In my experience it can be difficult to get non-sufferers to properly engage with M.E. advocacy efforts. There can be many reasons for this. Perhaps they find it upsetting to think of the depths of their loved one’s suffering. Or they don’t have M.E. themselves so can feel too far removed from it all. Sadly, for some, it’s a case of “I’m Alright Jack” where they feel they don’t need to get behind our cause because their life is perfectly fine thank you. Whatever the reason, they may not seem as fully invested in our cause as we are.
This can be sad and frustrating and hurtful for us as sufferers. Our lives have been turned upside down by this illness and so it can feel like a slight, when those around us don’t fully engage with blog posts or our petitions or with choosing an M.E. charity for their own sponsored event.
This is where the tea party really helps me. It’s been a way to involve the people around me, who do not experience M.E. first hand. Rather than feeling rejected that they don’t read the latest articles on the latest research into M.E, for example, I invite them along. I’ve found offering tea and cake is a very good way to persuade people to get behind the cause. A really good way! The tea and cake is what brings us all together and ultimately what gets people through the door!
Each table has information leaflets about the illness, articles discrediting the wretched PACE trial, a case study about a sufferer with Very Severe M.E, and information about the M.E. charity/ies that we’re fundraising for
While catching up over tea and cake, they have the leaflets to read. I’m around to answer any queries about the condition that they may have. My husband and my parents help with that too. I throw as much information at my tea party guests as I possibly can, but behind the loveliness of a tea party.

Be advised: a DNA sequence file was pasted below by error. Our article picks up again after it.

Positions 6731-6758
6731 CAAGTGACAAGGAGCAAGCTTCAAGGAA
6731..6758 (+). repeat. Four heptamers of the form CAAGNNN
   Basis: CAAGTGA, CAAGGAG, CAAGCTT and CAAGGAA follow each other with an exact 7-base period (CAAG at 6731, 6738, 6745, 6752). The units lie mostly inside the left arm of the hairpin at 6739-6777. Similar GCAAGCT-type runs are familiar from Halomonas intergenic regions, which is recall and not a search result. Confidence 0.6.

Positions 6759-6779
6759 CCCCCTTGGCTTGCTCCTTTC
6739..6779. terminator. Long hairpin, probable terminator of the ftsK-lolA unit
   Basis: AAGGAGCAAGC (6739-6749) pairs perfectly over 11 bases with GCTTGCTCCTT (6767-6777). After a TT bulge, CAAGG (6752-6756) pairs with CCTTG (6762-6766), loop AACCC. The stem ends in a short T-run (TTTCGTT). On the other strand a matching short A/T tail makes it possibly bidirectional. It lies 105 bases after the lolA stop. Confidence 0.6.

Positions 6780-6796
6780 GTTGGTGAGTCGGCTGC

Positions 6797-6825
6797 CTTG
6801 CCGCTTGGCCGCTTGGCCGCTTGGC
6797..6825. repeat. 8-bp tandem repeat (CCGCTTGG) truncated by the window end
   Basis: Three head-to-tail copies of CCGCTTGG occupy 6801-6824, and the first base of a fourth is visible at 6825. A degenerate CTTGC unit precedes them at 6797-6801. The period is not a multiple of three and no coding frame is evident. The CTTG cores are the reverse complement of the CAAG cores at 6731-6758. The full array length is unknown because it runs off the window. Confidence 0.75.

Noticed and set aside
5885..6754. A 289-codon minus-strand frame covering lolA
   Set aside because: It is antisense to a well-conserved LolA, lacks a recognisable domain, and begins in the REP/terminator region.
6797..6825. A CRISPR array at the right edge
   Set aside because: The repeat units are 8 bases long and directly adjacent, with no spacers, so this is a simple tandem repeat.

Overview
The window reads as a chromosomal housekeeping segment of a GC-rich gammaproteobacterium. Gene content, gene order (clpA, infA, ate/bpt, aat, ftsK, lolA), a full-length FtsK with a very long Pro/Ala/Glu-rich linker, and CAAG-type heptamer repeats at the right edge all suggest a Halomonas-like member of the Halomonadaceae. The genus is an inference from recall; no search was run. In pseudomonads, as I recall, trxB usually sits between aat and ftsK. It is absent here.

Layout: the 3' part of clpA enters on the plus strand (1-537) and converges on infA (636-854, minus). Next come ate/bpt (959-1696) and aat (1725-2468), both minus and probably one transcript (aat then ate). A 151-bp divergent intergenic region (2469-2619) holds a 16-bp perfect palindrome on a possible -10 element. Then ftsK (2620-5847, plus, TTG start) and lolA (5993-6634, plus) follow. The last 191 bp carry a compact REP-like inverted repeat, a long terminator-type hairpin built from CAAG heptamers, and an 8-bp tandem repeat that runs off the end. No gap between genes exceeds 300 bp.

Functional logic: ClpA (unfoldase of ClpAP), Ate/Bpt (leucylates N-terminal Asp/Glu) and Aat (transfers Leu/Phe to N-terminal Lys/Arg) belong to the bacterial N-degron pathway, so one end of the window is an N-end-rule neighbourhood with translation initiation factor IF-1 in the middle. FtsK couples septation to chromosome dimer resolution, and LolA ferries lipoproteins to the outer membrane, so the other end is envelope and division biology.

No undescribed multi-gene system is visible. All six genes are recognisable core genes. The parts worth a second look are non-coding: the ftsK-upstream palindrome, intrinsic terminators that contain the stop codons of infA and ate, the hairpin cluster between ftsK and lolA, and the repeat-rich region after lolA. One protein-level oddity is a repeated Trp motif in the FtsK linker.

For me, M.E. Awareness week can be quite depressing. I already know the devastation this illness causes. And to see so many others suffering too, through social media campaigns, is so upsetting. If I find it hard as someone who does ‘get’ M.E. I can understand how non-sufferers can feel the same. But the majority of people joining in with such campaigns are sufferers themselves. Their immediate families may join in too but we don’t always get people outside of our immediate circles participating with us.
The tea party allows me to reach a wider audience outside of the M.E. community. An audience that may not have encountered M.E. before, and certainly hadn’t known the true facts as the only information the majority of my guests had ever had was taken from media outlets who leave much to be desired in terms of accuracy. I’ve had local people arrive on the day with no previous knowledge of M.E. They’d just seen in the local paper that there was tea and cake at a village hall across town on a Sunday afternoon and decided to pop by! Fantastic!
For most of the people that come to my tea party, I am the only M.E. sufferer they know. It is incredible to have their support year on year. We have family friends who are GPs and nurses, or trainee doctors. They’ve all been and they’ve all had leaflets thrust at them as they sip their tea. I always hope people leave knowing more about M.E. than when they arrived.
For me, it is always an uplifting day. And that is what I need during M.E. awareness week, where I often feel like I can try to educate people until I’m blue in the face, only for them to never fully engage with what I’m trying to say. The tea party allows me to educate non-sufferers in a way I am otherwise unable to do so. I hope you’ll be able to join me.
Funny what tea and cake can do.